If Frontier Ruckus’ sophomore album, “Deadmalls & Nightfalls,” sounds like a Metro Detroit and Michigan travelogue, that’s entirely by design.
Frontman and chief songwriter Matthew Milia, who grew up in Keego Harbor, graduated from Brother Rice High School and Michigan State University and now resides in West Bloomfield Township, says that a sense of place is “really the most important part of ... and what motivates my writing. I really only write songs when I’m home, ’cause that’s what inspired me the most. Some random intersection or parking lots, seemingly mundane, will have a memory attached to it that inspires a whole story for a song.
“All of our songs are so obsessively nostalgic; everything that’s ever happened is so spun around and just inextricably bound to the landmarks of where I came from. So the more I chronicle everything that happened, the more I feel safe they’ll be with me forever and not fade into the vague blackness.”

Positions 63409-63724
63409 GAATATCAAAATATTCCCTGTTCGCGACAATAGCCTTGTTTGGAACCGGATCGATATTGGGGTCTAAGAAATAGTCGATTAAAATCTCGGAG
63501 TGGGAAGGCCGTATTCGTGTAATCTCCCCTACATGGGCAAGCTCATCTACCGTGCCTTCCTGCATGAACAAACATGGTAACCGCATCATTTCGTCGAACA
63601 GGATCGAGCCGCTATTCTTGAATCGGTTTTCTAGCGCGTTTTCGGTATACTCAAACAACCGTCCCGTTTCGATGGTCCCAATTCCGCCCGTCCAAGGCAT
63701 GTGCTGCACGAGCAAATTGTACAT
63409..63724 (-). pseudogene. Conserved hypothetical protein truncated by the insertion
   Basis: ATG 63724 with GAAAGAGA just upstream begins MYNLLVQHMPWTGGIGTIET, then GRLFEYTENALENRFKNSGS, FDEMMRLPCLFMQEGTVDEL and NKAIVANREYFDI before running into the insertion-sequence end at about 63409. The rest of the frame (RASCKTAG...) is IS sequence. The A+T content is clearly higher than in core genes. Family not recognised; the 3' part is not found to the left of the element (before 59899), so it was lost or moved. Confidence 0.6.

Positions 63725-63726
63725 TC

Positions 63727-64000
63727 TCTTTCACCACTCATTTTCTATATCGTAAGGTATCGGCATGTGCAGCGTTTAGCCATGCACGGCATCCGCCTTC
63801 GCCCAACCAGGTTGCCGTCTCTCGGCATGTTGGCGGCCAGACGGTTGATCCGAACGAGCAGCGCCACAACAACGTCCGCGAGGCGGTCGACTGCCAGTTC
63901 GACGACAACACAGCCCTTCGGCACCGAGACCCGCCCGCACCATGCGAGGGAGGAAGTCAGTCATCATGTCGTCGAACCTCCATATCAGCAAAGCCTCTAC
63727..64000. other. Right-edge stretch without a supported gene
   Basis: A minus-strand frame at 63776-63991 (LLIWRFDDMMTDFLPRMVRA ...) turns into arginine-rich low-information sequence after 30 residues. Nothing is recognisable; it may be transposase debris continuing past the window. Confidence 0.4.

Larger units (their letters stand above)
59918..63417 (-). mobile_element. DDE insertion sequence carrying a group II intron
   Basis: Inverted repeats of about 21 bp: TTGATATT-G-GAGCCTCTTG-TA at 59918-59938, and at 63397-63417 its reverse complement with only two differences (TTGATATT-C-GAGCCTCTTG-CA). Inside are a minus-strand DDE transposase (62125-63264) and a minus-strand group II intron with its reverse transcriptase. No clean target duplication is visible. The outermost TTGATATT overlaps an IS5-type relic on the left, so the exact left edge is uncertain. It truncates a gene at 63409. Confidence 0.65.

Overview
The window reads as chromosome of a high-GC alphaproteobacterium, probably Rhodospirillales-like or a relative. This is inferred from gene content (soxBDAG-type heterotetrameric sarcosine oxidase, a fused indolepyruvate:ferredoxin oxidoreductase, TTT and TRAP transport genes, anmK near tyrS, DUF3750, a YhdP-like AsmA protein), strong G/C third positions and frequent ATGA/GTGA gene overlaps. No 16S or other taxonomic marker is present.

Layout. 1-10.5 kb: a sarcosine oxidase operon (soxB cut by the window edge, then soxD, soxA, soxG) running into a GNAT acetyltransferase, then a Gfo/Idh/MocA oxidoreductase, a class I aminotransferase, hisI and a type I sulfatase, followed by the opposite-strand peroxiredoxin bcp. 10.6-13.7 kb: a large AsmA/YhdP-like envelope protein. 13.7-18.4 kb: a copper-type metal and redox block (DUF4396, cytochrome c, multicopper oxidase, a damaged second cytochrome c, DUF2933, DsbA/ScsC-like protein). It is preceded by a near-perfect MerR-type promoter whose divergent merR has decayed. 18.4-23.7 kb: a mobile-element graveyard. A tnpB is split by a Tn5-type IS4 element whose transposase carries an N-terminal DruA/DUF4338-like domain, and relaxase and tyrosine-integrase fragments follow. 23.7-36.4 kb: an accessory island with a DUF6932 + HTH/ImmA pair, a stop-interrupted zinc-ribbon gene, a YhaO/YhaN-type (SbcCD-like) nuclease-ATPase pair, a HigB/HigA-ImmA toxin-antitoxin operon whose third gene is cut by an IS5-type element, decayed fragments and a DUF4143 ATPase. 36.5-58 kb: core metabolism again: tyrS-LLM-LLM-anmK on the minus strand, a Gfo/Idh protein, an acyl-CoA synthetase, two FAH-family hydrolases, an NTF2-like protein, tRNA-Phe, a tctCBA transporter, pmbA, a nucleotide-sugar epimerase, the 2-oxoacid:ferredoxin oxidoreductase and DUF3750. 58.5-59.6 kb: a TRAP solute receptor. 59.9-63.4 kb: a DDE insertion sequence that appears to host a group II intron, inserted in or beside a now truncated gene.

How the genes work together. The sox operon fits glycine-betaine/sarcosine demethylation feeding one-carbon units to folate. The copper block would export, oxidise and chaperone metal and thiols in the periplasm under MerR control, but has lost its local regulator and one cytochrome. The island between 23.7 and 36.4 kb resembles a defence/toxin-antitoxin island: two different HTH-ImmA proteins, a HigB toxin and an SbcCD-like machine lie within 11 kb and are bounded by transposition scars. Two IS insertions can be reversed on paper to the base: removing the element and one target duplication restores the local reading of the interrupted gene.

And even though it’s so Michigan-specific, Frontier Ruckus’ folky, Americana-flavored music is drawing national attention — and acclaim. Milia’s goal now is to add to that body of work; he’s particularly looking forward to the end of the group’s current tour so that he can start working on the “tons of ideas” he’s accumulated on the road.
“Bob Dylan was the first person that really convinced me or motivated me into thinking about the benefits of being prolific,” Milia, 24, explains, “never stopping the unceasing dynamism of writing and not being afraid of ambition and putting out as much as we can. Neil Young as well — the same as Bob Dylan, with huge catalogs of possibilities and diversity.
“I hope I get to a point one day when I have enough respect I can (mess) with my fans — or have enough fans to mess with.”
Frontier Ruckus performs with the Ragbirds and others Friday, Aug. 13, at the Magic Stick, 4120 Woodward Ave., Detroit. Doors open at 8 p.m. Tickets are $10. Call 313-833-9700 or visit www.majesticdetroit.com.
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